Big Red: Australia’s Top 25 Shiraz
Big Red is a sand dune outside Birdsville that guards the border of the Simpson Desert.
It has an “easy” side that tempts four wheel drivers casually wondering whether their vehicle is up the task of crossing over the 30m lump and into the world’s largest sand dune desert.
But, like Hotel California, Big Red’s steeper western side seems to slope so that “you can never leave”.
So it is with Australia’s big red grape – shiraz. Local winemakers hoping to distinguish themselves from Australia’s 2500 other producers with new varieties and styles soon find they can’t escape the massive gravitational pull of shiraz. It is Australia’s single biggest variety by far and accounts for nearly a quarter of the national crush.
But, far more importantly, it is also the nation’s most profitable. The 418,000 tonnes of shiraz crushed in Australia this year account for nearly a third of the industry’s $1.2 billion national wholesale value. Although red grapes generally outperform their white counterparts by value anyway, shiraz’s further outperformance is partly explained by the industry’s heaviest weighting to premium grape pricing at $600+/tonne. Shiraz grapes command more than 85 per cent of their total volumes at these prices whereas Australia’s top white grape by volume – chardonnay – can only capture them for 12 per cent of their crush.
Wine show scores follow the money.
Shiraz is by far the single largest segment of the Australian wine show circuit. Last year the 3048 shiraz labels exhibited around the country accounted for more than 7700 of the total 41,000 scores accumulated by those shows (19%). That compares with the next biggest segment – chardonnay – which numbered 5043 scores across 1846 different labels in 2018 (12% of all scores).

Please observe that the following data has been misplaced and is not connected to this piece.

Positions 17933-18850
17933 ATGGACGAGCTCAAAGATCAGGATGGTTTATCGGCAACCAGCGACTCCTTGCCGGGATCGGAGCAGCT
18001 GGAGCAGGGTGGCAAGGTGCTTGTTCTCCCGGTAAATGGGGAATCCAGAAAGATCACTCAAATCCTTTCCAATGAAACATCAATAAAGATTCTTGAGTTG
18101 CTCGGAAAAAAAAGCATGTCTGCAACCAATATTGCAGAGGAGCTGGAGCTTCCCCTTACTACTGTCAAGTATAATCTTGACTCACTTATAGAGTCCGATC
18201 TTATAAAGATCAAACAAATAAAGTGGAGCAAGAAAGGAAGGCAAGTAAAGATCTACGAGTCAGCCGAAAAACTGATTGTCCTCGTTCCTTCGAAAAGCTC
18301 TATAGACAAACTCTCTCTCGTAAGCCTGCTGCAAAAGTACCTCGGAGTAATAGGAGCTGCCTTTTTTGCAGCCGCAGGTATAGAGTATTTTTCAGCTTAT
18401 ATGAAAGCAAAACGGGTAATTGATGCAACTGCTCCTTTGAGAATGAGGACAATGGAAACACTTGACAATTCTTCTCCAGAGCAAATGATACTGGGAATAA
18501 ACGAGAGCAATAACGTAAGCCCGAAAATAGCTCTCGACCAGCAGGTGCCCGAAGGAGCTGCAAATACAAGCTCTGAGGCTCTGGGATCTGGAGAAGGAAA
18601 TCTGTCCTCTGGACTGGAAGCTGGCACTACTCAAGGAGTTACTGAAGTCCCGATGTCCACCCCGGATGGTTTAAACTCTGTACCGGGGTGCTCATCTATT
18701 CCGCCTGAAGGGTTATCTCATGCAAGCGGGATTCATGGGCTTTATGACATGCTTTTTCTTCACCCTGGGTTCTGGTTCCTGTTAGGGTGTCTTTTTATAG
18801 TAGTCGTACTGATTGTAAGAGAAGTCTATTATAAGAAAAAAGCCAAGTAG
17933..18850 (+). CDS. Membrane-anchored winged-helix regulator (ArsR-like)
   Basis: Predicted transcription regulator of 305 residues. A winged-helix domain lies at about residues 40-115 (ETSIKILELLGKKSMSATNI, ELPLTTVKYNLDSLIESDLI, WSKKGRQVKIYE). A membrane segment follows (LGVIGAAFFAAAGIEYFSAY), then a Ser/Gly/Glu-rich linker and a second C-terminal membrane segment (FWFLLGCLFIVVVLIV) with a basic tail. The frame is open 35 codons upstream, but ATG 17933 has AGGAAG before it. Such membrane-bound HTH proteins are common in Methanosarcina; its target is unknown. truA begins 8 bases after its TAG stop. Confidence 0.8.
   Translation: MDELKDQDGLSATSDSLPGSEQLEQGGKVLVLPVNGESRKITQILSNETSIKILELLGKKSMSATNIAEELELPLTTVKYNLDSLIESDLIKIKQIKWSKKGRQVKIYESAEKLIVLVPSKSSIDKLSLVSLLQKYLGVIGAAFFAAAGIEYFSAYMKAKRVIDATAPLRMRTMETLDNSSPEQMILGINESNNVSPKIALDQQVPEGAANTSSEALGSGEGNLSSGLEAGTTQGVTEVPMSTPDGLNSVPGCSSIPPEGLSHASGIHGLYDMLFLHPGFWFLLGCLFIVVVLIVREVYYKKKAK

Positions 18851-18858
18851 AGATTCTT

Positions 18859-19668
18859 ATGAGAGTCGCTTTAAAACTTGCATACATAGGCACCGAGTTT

A recent magazine survey of shiraz suggested that the grape’s sheer ubiquity was leading to increasingly diverse styles as winemakers sought to differentiate their offerings. This observation has been somewhat simplified over the years into a contest between “cool” and “warm” climate styles with the former firmly in the ascendant.
The general proposition is that warm climate shiraz tends to represent a bigger, riper and possibly oakier style reminiscent of more traditional winemaking approaches while cool climate shiraz tends more towards medium-bodied, fruit-forward and juicy wines.
However this polarity is not as obvious at the judging table.
Specialist wine show “The Great Australian Shiraz” is a good prism through which to view the debate. Matching the 31 wines to which the show awarded gold medals (out of 313) to critics’ notes, descriptions of medium-bodied wines (“light weight”, “reserved and shy”, “soft-textured”, “easy-drinking” and “supple”) were far outweighed by wines which attract descriptions such as “full-bodied and deep”, “hearty”, “a full-bodied red with dark, almost tar-like fruit”, “intense” and “concentrated”.
A quick survey of the most awarded shiraz in Australia as compiled by us confirms this observation. Our top wine, a premium McLaren Vale label, was variously described as “a bold, chocolatey wine” with “very deep, bold, concentrated purple/red colour” and “rich (and) porty… awash with boysenberry and bitumen”. Not much cool climate restraint there.
Wine show judges assessed 7705 shiraz exhibits last year. These are the top 25 labels:
|1||Shingleback D Block Reserve McLaren Vale Shiraz 2014|
|2||Jim Barry Lodge Hill Clare Valley Shiraz 2016|
|3||Blue Pyrenees Richardson Shiraz 2013|
|4||De Bortoli Woodfired Heathcote Shiraz 2017|
|5||Nugan Cookoothama Shiraz 2015|
|6||Shingleback D Block Reserve McLaren Vale Shiraz 2015|
|7||Pinnacle Drinks Avon Brae Moculta Eden Valley Shiraz 2016|
|8||Houghton The Bandit Shiraz 2015|
|9||Taltarni “Estate” Shiraz 2016|
|10||Taylors Shiraz 2017|
|11||Battle Of Bosworth Shiraz 2017|
|11||Jacob’s Creek Johann Barossa Shiraz 2015|
|11||Mitchelton Single Vineyard Shiraz 2015|
|11||Zilzie “Estate” Shiraz 2018|
|15||Houghton Thomas Yule Frankland River Shiraz 2015|
|16||Redman Shiraz 2015|
|17||Coriole Redstone Shiraz 2017|
|18||Saltram Mamre Brook Shiraz 2016|
|19||Orlando Lawson’s Padthaway Shiraz 2013|
|20||Bird in Hand Syrah 2016|
|21||Leasingham Classic Clare Shiraz 2015|
|22||Montalto “Pennon Hill” Shiraz 2017|
|23||McWilliams McW 660 Reserve Canberra Syrah 2016|
|24||Lake Breeze Section 54 Shiraz 2016|
|25||Kaesler Clare Wine Co Shiraz 2016|